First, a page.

This spring, construction began on a set of 40 stairs set into an embankment along the Cathance River, where the Brunswick-Topsham Land Trust has an easement to a large parcel of conserved land. Thanks to a $10,000 boost from the Maine Land Trust Grant Program, the steps will be completed in the spring of 2024. Courtesy of Brunswick-Topsham Land Trust

A set of 40 stairs carved into a steep embankment along the Cathance River will now be completed thanks to a $10,000 grant from the Maine Land Trust Grant Program. The steps are a key connecting piece of a project that the Brunswick-Topsham Land Trust began five years ago: rerouting a trail that wends along the river to avoid a new expansion to the adjacent Highland Green retirement community.

The BTLT owns or holds easements on 3,200 acres spread across Brunswick, Topsham and Bowdoin. Two hundred thirty-one of those are along the Cathance River, a narrow waterway that’s a popular destination for hikers, birdwatchers and whitewater paddlers.

“One part of our mission is to connect people with the natural world through recreation,” said BTLT’s Director of Conservation Margaret Gerber. “And the Cathance River Nature Preserve is one of the most widely used trail systems in the area that we manage.”

Since 2004, L.L. Bean has given over $400,000 to nearly 60 local land trusts through the Maine Land Trust Grant Program. Maine Coast Heritage Trust, which partners with a network of just about 80 land trusts across the state, decides on the recipients each year and distributes the funds.

This is the third time the BTLT has received a grant from the Maine Land Trust Grant Program — it was awarded $4,000 in 2011 and $5,000 in 2015. Jason Sulham, a spokesperson for L.L. Bean, said the rationale for L.L. Bean’s consistent contributions to local land trusts over the past two decades is to enable people to experience the restorative power of being outside.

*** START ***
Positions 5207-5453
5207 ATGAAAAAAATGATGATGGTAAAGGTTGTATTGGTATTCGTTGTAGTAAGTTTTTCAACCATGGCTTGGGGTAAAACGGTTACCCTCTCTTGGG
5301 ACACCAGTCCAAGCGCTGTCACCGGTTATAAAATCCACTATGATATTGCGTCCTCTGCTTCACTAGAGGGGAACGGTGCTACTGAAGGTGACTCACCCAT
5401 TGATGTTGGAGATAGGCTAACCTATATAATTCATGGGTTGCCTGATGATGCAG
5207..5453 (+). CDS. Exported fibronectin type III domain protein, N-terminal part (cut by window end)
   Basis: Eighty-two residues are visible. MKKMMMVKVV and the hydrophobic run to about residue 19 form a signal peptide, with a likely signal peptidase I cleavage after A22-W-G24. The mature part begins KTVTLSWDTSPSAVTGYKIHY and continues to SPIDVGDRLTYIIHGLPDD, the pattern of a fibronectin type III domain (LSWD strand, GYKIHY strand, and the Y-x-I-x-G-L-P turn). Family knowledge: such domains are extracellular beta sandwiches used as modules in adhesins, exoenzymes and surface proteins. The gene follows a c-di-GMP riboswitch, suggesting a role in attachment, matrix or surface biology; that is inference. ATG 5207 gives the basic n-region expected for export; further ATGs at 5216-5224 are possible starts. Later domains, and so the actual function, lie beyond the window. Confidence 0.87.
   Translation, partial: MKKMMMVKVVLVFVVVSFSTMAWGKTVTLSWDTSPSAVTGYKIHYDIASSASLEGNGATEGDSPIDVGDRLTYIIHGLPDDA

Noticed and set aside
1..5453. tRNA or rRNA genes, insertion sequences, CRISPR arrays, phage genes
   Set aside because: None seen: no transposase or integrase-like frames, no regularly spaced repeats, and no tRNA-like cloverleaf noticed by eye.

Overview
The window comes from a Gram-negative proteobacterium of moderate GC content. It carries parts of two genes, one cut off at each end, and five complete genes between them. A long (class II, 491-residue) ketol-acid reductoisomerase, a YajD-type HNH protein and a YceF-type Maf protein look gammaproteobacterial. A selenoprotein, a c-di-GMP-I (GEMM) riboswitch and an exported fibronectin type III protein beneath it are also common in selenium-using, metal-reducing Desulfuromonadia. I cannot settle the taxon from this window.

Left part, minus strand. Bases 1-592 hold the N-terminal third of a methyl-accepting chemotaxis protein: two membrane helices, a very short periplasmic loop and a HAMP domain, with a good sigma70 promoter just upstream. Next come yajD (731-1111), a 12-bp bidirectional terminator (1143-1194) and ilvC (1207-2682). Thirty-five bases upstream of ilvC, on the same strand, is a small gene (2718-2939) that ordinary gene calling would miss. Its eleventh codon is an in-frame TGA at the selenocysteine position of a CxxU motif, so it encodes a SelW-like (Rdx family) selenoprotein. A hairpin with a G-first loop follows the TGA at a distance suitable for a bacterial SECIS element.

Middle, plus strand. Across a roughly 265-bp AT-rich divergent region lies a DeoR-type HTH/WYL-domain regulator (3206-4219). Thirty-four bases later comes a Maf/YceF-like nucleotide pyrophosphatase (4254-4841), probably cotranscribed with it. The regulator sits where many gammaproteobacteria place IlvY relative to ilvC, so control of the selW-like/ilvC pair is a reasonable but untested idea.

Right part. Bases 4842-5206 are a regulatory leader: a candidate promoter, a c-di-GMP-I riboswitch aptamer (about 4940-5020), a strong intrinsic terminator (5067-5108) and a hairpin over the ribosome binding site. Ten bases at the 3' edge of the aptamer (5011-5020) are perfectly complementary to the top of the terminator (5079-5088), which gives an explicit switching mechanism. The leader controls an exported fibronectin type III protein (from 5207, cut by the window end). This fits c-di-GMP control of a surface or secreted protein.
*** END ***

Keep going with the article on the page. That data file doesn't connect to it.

“Through the L.L. Bean Maine Land Trust Grant Program, we are able to ensure that outdoor places will be available for generations to come,” he said.


The footbridge built this past spring by OBP Trailworks spans a narrow gully and is 40 feet in length. Together, the footbridge and stairs improve the accessibility of the Cathance River Trail. Courtesy of Brunswick-Topsham Land Trust

Angela Twitchell, MCHT’s Land Trust program director, said the BTLT stood out as a grant applicant because it was looking to complete a project that it had already begun work on. This spring, BTLT contracted with OBP Trailworks to build a 40-foot footbridge and a set of 12 steps to help make a portion of the trail more accessible. BTLT was one of just three land trusts in the state to receive the largest grant amount of $10,000, which it will use to build 28 more steps into the embankment that leads to the footbridge.

“This was a really important final step of this access improvement to make sure that it was accessible for many people,” Twitchell said of the stairs. “The new bridge was put in to reroute the trail, but without the steps, it would be really hard for older people and maybe kids to use that trail.”

Sean Groenstein, a senior at Bowdoin College, said he is looking forward to the completion of the trail. A whitewater paddler from Wyoming, he said he makes frequent trips to the Cathance River each spring, carrying a kayak on his shoulders along the trail — and sometimes bushwhacking — to scout runs.

Groenstein described the Cathance, which is only a 15-minute car ride from campus, as “a quick escape from town into an isolated forest and access to one of my favorite whitewater runs in Maine.”

Once the project — slated for spring 2024 — is completed, there will be a contiguous 5 miles of trail along the Cathance River beginning at Head of Tide Park in Topsham.

“Reconnecting this more extensive trail system is what this trail reroute really enables, and that’s a great thing for hikers, that’s a great thing for birdwatchers and that’s a great thing for all of the students who attend CREA (Cathance River Education Alliance) camp during the summer and love to visit Clay Brook Bridge during their time there and play in the mud,” Gerber said. “This is one of our most important trail systems, and we’re thrilled that it’s reconnected.”

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